No, I do not believe Bitcoin will be a commonly used currency for the general public in the next 5 years, or ever, but it’s not because of the limited transaction processing capability.
Even if Bitcoin could implement upgrades and become “infinitely scalable,” a simple truth remains: Bitcoin is too good at being money to actually be used in day-to-day transactions.
I wrote a post about this here:
Given a choice between spending two different forms of currency, most consumers will - over time - express a preference to spend the currency that erodes (e.g. US dollars or any other fiat currency) and save the currency that doesn’t erode (or, erodes less on a relative basis); this is known as.
So if you have both dollars AND Bitcoin in your pocket, and a merchant will accept either of them at the current market rate, most people will spend dollars and save Bitcoin. [Anyone who thinks otherwise won’t own Bitcoin to begin with.]
As a result, Bitcoin (like gold) will be stuffed under mattresses indefinitely (aka HODL’d), and its market price will behave like gold – i.e. slow downward or sideways movements over long periods of time, then quick, massive increases during times of fear, uncertainty, or crisis:
That was Bitcoin. Here is gold:
It’s almost unbelievable how similar the two charts are.
And this was the entire price history available on(for Bitcoin) and (for gold) – I didn’t “cherry pick” any special dates – these graphs show all available data from those two websites. I’ve just added the colors to illustrate the 3 bull markets for each (and of course, the 3rd bull market for each – in gray – is just starting).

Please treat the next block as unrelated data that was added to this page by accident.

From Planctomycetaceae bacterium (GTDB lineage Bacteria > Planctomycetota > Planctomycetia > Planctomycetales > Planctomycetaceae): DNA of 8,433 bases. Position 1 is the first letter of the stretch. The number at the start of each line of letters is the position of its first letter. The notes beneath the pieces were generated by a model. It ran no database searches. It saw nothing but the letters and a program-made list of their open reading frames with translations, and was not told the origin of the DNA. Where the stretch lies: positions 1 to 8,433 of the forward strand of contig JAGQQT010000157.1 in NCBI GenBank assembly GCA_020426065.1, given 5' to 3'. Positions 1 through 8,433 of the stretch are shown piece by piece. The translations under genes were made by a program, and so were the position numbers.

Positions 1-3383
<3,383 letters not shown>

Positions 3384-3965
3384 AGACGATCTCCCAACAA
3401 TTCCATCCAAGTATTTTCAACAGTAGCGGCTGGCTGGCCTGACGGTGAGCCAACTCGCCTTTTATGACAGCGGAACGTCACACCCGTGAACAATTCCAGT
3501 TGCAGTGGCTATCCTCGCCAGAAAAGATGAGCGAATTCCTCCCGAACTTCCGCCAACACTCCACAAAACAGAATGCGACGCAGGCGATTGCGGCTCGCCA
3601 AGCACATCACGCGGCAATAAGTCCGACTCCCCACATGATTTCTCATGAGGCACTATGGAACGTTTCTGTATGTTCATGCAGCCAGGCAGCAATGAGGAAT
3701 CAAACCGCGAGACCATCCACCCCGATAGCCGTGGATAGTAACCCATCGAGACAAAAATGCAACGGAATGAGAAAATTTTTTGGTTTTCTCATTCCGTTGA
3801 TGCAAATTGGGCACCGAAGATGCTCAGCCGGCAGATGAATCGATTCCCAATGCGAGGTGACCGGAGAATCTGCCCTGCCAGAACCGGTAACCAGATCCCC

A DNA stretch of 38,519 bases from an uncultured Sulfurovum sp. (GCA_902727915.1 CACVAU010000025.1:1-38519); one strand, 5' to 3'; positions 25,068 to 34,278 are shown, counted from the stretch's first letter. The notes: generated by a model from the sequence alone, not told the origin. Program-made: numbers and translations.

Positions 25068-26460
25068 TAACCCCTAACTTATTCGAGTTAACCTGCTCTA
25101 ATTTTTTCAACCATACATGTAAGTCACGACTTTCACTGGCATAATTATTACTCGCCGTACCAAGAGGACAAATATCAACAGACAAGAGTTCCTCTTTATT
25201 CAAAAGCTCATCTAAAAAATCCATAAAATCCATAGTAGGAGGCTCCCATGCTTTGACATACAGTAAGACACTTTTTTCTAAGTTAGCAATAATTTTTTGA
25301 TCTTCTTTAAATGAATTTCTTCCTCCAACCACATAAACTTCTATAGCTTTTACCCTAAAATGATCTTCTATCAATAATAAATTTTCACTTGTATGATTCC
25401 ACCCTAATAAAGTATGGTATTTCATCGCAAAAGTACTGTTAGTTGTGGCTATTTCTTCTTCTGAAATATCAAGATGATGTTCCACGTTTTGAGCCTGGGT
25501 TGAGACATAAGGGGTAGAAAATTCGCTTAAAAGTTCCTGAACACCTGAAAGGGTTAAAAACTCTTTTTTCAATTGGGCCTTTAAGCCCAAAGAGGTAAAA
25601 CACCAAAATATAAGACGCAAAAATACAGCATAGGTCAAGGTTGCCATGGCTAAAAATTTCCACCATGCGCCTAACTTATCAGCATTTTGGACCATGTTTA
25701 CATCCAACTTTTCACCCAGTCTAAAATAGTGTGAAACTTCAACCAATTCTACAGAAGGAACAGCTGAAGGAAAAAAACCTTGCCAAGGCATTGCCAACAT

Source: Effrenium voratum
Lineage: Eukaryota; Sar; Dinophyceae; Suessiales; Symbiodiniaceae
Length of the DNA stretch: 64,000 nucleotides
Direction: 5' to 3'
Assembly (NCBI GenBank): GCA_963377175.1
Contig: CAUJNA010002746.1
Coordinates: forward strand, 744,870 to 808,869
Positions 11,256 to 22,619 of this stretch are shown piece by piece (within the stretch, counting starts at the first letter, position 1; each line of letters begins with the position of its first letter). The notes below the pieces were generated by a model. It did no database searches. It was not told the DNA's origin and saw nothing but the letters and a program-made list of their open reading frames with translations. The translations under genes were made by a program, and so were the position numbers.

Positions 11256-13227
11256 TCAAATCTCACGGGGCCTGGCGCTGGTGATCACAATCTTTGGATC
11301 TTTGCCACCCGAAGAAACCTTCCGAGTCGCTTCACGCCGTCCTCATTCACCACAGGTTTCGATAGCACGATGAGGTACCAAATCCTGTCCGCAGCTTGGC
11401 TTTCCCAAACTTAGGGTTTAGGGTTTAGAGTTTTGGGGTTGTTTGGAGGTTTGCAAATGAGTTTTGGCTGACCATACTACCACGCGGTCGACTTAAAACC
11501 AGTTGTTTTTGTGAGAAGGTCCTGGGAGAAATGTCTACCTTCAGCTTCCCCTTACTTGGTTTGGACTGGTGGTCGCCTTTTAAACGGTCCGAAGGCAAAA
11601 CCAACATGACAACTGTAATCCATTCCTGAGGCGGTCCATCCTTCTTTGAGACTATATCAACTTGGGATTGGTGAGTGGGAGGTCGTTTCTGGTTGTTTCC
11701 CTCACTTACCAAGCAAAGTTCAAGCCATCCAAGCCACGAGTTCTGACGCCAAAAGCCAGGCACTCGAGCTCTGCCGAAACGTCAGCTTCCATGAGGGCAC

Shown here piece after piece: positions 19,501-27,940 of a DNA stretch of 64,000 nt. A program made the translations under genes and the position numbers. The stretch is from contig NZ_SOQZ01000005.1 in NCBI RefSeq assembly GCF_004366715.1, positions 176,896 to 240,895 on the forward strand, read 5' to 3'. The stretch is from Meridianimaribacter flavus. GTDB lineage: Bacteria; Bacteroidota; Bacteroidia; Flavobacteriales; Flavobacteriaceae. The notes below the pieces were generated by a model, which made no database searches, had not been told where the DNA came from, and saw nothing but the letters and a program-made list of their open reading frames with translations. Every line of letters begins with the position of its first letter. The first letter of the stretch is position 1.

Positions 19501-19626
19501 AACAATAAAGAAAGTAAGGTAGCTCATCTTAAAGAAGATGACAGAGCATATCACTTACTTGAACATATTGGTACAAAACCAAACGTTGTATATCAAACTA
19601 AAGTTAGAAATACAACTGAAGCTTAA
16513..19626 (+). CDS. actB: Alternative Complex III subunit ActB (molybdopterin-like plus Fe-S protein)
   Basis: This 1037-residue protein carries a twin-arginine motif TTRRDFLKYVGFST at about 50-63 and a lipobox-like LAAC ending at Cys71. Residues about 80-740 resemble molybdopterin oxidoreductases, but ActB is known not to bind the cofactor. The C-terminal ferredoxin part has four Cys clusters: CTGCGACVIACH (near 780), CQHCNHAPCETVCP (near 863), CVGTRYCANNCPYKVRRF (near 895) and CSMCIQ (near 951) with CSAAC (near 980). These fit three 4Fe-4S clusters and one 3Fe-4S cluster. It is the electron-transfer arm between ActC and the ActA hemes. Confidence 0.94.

The long-term trajectory of both assets, relative to dollars, is clearly upward.
But neither gold nor Bitcoin will be used in day-to-day transactions because they are money (a store of value), not currency (a medium of exchange), relative to the other options in the economy (i.e. relative to government “fiat” currencies).
The only way Bitcoin will become a commonly used currency by the general public is if one of two things happens:
- Bitcoin is the only form of payment accepted by merchants (for example, if one or more large countries declares that Bitcoin is the only legal form of payment), or
- A “better” form of money is created, and Bitcoin becomes “worse” money relative to this “better” money, and therefore is spent as currency (as modeled by Gresham’s Law).
Both scenarios seem very unlikely.
I think governments (and central banks) will “always” (for the next hundred years at least) create their own currencies, which are “fiat” (aka “fake” money). These government currencies will circulate, while Bitcoin and gold will be HODL’d.
I believe that Bitcoin will NOT be a commonly used currency for the general public in the next 5 years, or ever, because it exhibits the properties of real money better than government-created currencies, and people tend to save real money (not spend it).